The Mary Ann bag, one of Rebecca Ray’s best-sellers, is named after the seamstress.

“Mary Ann still works for us. She now manages up to 13 Amish seamstresses out of her home,” said Yuhasz Smith.

“They do all of our soft goods. It’s all made by hand on foot-powered treadle sewing machines and using non-electric tools, like flame-heated irons.”

When Yuhasz Smith decided to moved into leather goods, she again turned to the Amish community.

“I was intrigued by harness makers and thought they could do the same job,” she said. “We found a group in Lancaster that made horse collars for the Calvary back in the day. They’ve been with us for 10 years.”

In keeping with her commitment to American made products, 90% of Rebecca Ray leathers are harvested in the USA, using responsible tanning practices and a water-based finishing process.

“What we’re doing with this leather, if you could see the process, each product is a piece of art,” said the designer.

“The snaffle bit cuffs alone take 20 plus steps. It literally starts with them rolling out a hide.”

 

“We have some stamps,” she continued, “but the big pieces are all cut out by hand and the edges are hand burnished. There’s nothing automated about what we do. We makes bags that are meant to last forever.”

Authentically Equestrian

For equestrians, the most distinctive feature of Rebecca Ray products are the subtle nods to horse life. The line launched in the world of competitive dog shows, but Yuhasz Smith, a lifelong equestrian, is a horse girl at heart. It’s an influence strongly represented in her line.

“In our family, we’re all very authentic equestrians—my husband, daughter and I all ride—so that’s what interested me the most. All my ideas were coming straight from horse tack: stirrup leathers, harness, surcingles.”

The innovative craftsman incorporates solid nickel and brass equestrian hardware into her designs. “It’s the same hardware used to make harness and halters because holds up forever,” she explained.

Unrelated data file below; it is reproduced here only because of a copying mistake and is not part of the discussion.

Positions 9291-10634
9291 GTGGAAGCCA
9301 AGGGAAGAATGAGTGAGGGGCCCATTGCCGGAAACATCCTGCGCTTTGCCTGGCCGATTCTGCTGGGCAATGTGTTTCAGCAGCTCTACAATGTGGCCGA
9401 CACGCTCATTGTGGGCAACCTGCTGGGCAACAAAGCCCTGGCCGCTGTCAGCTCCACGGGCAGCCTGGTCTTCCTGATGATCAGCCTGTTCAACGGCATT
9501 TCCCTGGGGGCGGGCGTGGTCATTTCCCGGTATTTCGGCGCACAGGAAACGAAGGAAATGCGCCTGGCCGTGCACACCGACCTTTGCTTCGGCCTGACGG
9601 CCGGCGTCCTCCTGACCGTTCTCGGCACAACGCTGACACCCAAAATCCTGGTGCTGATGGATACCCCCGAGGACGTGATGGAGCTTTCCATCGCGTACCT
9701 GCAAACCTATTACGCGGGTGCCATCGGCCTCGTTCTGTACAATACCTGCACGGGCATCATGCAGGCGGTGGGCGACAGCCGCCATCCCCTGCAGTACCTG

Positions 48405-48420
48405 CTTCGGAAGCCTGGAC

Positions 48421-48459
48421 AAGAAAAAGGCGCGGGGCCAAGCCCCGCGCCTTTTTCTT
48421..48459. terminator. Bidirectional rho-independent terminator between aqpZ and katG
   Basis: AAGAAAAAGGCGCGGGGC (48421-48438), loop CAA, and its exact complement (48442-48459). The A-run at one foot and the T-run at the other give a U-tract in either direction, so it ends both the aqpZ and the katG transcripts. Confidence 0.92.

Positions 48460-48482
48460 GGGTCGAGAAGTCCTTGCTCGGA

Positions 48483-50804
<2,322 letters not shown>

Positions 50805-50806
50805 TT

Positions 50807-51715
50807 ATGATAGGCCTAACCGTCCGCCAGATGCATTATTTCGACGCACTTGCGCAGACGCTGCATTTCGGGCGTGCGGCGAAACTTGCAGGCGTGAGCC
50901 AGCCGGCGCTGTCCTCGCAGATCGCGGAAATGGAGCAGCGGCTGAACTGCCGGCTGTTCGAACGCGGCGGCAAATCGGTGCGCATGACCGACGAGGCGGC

“We use bridle leather and white bridle stitching details. We make replica antique rosettes like the ones used on driving headstalls. If you’re a horse person, you understand how authentic it is.”

Beyond the Brand

For a self-professed lover of antiques, it’s fitting that Yuhasz Smith would create a company that pays homage to the craftsmanship of a bygone era. But her relationship with the Amish extends beyond business.

“Our children have grown up together. I’ve been to Amish weddings and funerals. We stay in their home and have meals together,” she said. “We’ve learned a ton about the Amish community and our children have learned about diversity. It’s a neat social component. I appreciate the Amish culture tremendously and we are really fortunate that they’ve embraced us.”

That’s not to say there haven’t been learning curves on both sides.

For Yuhasz Smith, it’s a commitment to running a modern business—Rebecca Ray has made bags for such famed events as the Breeders’ Cup, the Kentucky Derby, the Land Rover Kentucky Three Day Event plus dozens others and supplies stores throughout the country—without the convenience of computers and cell phones to communicate with her production partners. It also means scheduling around canning and wedding seasons.

“We have to mail our orders in. Everything is on a ledger and hand written,” said Yuhasz Smith. “It’s like stepping into the past. We’ll take a lunch break at the workshop and there are farmers plowing with mule power outside.”

For the part of her Amish business partners, some of the design asks can seem strange.

‘“Our lead harness maker is an ingenious soul. He thinks it’s amusing, some of the things we do,” laughed Yuhasz Smith.

The decorative tassels that figure prominently in Rebecca Ray designs is one such example.

“I was showing them how to make them and he asked, ‘What does it do?’

‘Nothing. It’s a tassel.’

‘Yes, but what’s its purpose?’

“Some of the things we do are foreign to them,” she explained.

 

Cultural differences aside, it’s a time tested match. Rebecca Ray is a brand rooted in the traditions of the past, but with a distinctively fresh take for the present day—a mirror of the designer herself.

“I’m so lucky!” said Yuhasz Smith. “Who would have ever thought that I’d get to mix all these interests and parlay that into a viable made-in-America business?”

Learn more about Rebecca Yuhasz Smith’s work at RebeccaRayDesign.com.